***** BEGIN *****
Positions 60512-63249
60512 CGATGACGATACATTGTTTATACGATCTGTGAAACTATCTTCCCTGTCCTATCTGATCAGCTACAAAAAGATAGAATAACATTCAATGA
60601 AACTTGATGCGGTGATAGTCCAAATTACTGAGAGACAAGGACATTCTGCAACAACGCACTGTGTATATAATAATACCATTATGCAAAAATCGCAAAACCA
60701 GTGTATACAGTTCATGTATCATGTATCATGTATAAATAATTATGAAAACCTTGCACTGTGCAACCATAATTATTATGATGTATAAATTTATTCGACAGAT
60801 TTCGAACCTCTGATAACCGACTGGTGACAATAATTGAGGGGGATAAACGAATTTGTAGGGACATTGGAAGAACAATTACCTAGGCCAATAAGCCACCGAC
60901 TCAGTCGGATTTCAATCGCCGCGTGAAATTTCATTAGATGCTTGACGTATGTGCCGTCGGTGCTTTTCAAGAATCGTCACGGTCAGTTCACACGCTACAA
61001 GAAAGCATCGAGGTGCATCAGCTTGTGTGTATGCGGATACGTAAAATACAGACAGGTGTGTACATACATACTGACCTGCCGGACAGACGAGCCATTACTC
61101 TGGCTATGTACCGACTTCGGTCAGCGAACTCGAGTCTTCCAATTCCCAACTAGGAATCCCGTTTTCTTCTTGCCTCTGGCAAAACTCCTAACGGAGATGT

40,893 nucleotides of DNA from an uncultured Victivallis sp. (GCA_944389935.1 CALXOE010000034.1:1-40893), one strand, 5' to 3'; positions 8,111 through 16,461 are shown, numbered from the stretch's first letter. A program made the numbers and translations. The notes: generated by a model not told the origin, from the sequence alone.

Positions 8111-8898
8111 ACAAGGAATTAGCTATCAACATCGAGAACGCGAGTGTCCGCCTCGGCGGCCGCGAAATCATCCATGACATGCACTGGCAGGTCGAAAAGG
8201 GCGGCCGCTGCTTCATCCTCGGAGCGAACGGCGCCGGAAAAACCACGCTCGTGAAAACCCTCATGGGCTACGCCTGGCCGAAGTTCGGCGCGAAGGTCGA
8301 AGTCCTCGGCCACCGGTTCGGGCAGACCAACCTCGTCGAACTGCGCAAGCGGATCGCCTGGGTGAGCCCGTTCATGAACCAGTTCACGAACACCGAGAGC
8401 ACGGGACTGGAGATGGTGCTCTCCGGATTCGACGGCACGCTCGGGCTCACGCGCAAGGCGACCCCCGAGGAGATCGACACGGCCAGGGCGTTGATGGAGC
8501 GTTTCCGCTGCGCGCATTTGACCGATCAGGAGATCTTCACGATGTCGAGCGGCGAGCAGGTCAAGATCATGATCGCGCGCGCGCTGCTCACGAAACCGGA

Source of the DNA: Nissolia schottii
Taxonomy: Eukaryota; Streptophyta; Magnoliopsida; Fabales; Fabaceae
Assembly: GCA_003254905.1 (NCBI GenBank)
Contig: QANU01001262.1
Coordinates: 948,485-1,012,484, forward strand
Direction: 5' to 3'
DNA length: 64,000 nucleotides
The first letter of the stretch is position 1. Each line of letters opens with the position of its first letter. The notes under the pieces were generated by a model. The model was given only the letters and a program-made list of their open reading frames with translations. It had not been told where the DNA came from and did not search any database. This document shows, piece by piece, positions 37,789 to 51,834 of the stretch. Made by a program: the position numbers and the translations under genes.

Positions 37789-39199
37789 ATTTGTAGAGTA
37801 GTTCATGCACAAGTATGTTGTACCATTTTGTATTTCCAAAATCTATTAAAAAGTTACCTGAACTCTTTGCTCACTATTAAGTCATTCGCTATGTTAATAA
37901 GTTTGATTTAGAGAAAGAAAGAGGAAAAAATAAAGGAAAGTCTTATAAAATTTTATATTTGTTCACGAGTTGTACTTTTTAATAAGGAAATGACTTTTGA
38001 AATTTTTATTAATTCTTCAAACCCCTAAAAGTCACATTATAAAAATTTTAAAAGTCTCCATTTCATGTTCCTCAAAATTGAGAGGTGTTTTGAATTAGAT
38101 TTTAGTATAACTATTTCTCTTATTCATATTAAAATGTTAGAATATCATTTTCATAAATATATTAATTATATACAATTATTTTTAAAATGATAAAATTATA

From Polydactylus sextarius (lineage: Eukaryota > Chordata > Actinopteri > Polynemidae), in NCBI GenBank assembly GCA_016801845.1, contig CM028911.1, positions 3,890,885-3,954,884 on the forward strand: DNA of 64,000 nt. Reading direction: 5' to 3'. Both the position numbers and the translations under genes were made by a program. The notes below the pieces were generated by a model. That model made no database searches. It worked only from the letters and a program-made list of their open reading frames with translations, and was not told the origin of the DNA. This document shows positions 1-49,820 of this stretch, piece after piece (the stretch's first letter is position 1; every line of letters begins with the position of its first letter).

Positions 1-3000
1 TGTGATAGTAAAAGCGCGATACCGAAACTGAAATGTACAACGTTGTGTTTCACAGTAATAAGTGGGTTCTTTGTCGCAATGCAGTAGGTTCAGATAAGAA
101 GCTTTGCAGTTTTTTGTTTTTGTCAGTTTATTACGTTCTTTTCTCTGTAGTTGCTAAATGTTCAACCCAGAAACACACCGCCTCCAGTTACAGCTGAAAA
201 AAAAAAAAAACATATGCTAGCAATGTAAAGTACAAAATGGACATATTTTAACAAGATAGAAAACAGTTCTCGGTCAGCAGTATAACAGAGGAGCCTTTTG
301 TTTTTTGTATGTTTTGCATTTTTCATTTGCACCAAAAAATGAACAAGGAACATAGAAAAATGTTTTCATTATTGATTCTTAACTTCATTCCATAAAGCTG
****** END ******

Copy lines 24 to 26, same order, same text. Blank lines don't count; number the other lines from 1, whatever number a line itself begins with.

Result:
Positions 37789-39199
37789 ATTTGTAGAGTA
37801 GTTCATGCACAAGTATGTTGTACCATTTTGTATTTCCAAAATCTATTAAAAAGTTACCTGAACTCTTTGCTCACTATTAAGTCATTCGCTATGTTAATAA